Distinguishing a warning that should be heeded from a host of false positives is a famously hard problem. The foreign community in Peking, as it was then generally called in the West, failed that test in the summer of 1900, costing many hundreds of lives. The Boxer Rebellion concentrates on the defense of the Legation Quarter in Peking from June 20 through August 14 of that year, as the representatives of the foreign powers that had been rivals in squeezing concessions from Manchu China set aside their differences to defend their lives when an uprising took killing all foreigners as its main goal, and the Imperial Chinese authorities were either unwilling or unable to assert their power and bring order to the capital.
Preston sets the stage in the heyday of European imperialism. Queen Victoria reigned over an empire upon which the sun never set; French-ruled territories spanned Africa and reached across significant parts of southeast Asia. Germany, Italy, Spain and Holland were among the other powers who sought territorial or trade concessions within weakly governed China. Japan had emerged from self-imposed isolation in the second half of the nineteenth century and had defeated China in war five years previous. (It would do the same to Russia five years hence.) The Japanese were well represented in the Legation Quarter and the fighting that would take place there, as well as among the international troops that eventually came to the relief of the besieged foreigners. Russia had the longest frontier with Imperial China, and in their long-running rivalry in northeastern Asia Russia had gained much of northern Manchuria from China in 1860.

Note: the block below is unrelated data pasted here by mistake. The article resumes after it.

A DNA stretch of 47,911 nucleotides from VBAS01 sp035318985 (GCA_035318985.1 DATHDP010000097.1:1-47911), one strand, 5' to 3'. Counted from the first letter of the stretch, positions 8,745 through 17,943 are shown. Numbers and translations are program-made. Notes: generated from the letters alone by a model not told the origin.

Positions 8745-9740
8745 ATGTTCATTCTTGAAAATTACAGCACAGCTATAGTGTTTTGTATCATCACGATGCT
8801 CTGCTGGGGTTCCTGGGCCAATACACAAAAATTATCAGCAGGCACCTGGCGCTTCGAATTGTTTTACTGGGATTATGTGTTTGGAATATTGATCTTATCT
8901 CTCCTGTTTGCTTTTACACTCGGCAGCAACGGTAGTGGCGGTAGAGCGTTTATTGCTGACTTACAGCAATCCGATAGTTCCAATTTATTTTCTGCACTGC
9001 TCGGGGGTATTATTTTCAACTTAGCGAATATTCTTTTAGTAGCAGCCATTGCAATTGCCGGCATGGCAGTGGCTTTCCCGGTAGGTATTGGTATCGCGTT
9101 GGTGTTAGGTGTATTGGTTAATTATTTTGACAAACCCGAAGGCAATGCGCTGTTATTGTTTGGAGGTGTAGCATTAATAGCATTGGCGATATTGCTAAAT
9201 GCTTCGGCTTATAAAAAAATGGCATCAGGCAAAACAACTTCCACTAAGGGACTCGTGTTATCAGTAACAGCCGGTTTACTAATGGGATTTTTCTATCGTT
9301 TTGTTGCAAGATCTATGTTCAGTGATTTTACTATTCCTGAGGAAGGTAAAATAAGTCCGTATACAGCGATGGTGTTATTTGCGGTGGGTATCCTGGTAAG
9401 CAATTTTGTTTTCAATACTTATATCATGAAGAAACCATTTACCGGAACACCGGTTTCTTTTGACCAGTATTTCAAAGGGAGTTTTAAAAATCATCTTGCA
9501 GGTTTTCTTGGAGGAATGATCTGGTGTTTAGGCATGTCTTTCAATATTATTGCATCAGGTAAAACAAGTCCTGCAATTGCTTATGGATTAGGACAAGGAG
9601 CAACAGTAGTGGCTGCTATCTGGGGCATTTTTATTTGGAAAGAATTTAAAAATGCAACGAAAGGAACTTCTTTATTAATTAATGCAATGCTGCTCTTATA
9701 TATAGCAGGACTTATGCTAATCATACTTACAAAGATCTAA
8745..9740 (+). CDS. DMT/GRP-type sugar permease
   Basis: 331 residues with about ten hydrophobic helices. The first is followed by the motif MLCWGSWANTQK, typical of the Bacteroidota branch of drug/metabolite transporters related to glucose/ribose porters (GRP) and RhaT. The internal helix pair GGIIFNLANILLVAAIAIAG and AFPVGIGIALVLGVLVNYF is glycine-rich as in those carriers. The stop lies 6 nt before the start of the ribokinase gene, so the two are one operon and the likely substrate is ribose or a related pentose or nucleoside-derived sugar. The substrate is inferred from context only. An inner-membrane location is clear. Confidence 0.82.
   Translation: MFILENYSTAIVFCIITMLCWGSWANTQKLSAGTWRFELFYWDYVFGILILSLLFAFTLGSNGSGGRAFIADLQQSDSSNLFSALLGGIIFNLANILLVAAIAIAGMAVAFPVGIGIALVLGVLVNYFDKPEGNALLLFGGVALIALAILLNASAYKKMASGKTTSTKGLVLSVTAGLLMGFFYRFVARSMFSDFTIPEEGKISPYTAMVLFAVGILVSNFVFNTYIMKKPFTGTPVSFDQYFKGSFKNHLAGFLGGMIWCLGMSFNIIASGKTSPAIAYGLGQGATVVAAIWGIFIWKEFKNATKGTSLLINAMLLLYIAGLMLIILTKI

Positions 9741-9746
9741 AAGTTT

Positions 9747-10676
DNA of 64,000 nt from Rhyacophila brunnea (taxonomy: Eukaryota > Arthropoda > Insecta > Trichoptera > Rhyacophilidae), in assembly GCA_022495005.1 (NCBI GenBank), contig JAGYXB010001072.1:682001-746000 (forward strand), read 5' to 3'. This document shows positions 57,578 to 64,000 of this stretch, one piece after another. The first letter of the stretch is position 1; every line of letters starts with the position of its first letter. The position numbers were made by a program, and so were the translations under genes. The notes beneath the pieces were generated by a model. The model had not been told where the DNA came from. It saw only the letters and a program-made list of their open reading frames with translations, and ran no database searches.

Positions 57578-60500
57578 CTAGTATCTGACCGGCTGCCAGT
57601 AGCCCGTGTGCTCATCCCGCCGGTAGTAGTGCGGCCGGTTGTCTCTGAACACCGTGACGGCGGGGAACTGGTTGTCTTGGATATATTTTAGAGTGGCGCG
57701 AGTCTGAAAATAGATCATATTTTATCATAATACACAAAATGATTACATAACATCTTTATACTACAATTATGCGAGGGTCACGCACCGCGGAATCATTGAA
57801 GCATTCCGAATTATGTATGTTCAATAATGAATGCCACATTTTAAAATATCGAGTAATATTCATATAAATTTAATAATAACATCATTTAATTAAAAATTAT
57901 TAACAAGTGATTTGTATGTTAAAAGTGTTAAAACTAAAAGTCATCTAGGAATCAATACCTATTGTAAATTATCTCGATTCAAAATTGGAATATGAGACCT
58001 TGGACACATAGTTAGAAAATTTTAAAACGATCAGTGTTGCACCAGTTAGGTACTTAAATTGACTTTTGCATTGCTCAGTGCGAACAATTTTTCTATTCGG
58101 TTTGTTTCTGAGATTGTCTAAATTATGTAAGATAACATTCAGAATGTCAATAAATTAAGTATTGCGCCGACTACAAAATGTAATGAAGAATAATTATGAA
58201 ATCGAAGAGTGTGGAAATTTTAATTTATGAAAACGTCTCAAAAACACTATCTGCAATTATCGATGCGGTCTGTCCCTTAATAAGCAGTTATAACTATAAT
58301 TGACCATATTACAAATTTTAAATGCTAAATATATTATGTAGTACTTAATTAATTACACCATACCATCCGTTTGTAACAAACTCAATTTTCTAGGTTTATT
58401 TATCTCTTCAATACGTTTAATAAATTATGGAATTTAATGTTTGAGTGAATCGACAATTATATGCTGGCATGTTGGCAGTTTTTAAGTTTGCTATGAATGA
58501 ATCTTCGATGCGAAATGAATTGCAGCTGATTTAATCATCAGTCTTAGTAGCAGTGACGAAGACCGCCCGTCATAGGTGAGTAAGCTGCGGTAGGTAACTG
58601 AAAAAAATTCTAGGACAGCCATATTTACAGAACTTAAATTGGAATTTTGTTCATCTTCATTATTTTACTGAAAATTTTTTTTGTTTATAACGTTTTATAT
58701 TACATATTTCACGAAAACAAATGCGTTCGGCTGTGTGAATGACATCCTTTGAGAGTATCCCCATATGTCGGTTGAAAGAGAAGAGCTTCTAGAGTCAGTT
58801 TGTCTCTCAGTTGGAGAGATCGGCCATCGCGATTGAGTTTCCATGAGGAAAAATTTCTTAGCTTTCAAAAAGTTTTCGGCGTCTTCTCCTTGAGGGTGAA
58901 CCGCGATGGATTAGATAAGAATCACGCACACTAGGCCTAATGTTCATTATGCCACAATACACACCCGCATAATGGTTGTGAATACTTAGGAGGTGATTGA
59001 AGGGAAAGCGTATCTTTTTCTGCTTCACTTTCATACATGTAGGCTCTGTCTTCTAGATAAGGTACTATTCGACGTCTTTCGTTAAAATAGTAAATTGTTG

One of the rights that foreigners gained in China in the late 1800s was the right to send missionaries and to convert Chinese people to Christianity. (The stories of Christians in lands ruled by Chinese emperors are longer and more complex, of course, but the quantitative change in the 1800s was enough to constitute a qualitative change.) Preston cites figures of more than 700,000 Catholic converts and about 85,000 Protestants by the end of the 1800s. (p. 27) Railroads and telegraph lines were visible signs not only of technological progress but also of foreign know-how and dominance. Change brought dislocation and, for some, hardship. “The steamboats and steam launches, plying busily up China’s rivers and canals, had put thousands of bargemen out of work, just as, in other provinces of northern China, railways were destroying the livelihood of camel-men, mule-drivers, chair bearers, and innkeepers.” (p. 24)
Against this background, there arose “an obscure peasant movement spreading across northern China like wildfire. Its members shared the same potent and explosive creed—they were virulently anti-Christian, antimissionary, and antiforeign. Westerners called them simply ‘Boxers’ because of the physical exercises they practiced en masse. But their origins were as complex as their rituals.” (p. 22) Preston traces the rise of the Boxers to two earlier groups in the northern province of Shantung: the Big Sword Society and the Spirit Boxers. Both had links to vigilantism in the countryside, both practiced martial arts, and both believed that their exercises and rituals conveyed invulnerability to harm, particularly to the bullets that European weapons dispersed with such alarming speed. Boxer spectacles were closely aligned with Chinese popular culture. The Boxers also gave people an external focus for their ire: foreigners.